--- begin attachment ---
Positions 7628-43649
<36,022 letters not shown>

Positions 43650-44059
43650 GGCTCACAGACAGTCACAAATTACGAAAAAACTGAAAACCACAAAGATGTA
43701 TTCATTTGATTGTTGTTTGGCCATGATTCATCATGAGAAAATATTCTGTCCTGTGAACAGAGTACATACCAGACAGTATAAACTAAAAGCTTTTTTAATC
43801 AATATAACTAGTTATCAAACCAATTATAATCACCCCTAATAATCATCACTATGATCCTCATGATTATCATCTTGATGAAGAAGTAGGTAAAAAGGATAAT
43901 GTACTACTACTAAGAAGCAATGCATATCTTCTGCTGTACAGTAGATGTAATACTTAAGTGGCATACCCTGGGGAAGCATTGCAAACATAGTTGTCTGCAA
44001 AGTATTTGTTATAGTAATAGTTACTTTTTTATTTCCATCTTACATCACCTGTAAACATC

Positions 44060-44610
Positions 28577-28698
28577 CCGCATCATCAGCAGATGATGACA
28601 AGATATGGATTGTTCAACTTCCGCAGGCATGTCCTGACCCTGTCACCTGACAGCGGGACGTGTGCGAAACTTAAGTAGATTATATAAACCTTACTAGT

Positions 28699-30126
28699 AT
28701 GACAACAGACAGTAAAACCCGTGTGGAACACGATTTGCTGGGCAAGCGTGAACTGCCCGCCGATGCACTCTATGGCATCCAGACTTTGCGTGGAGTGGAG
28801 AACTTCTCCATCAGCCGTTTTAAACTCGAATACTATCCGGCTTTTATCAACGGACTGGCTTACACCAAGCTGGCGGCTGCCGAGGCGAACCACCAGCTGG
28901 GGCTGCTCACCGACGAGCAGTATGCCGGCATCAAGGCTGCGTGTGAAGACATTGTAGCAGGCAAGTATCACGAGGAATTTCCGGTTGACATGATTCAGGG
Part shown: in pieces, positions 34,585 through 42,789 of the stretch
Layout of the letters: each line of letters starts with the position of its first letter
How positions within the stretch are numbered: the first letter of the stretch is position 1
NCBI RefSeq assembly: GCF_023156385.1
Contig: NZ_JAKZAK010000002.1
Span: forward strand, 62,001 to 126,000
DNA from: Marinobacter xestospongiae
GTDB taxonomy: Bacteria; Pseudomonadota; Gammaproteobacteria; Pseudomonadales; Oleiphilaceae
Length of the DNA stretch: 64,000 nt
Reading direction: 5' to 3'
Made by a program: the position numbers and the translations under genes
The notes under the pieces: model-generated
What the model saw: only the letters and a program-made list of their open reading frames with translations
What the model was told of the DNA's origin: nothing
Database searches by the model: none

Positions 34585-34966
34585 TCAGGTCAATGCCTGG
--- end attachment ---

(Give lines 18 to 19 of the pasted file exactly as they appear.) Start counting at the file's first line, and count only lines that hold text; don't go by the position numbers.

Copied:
Part shown: in pieces, positions 34,585 through 42,789 of the stretch
Layout of the letters: each line of letters starts with the position of its first letter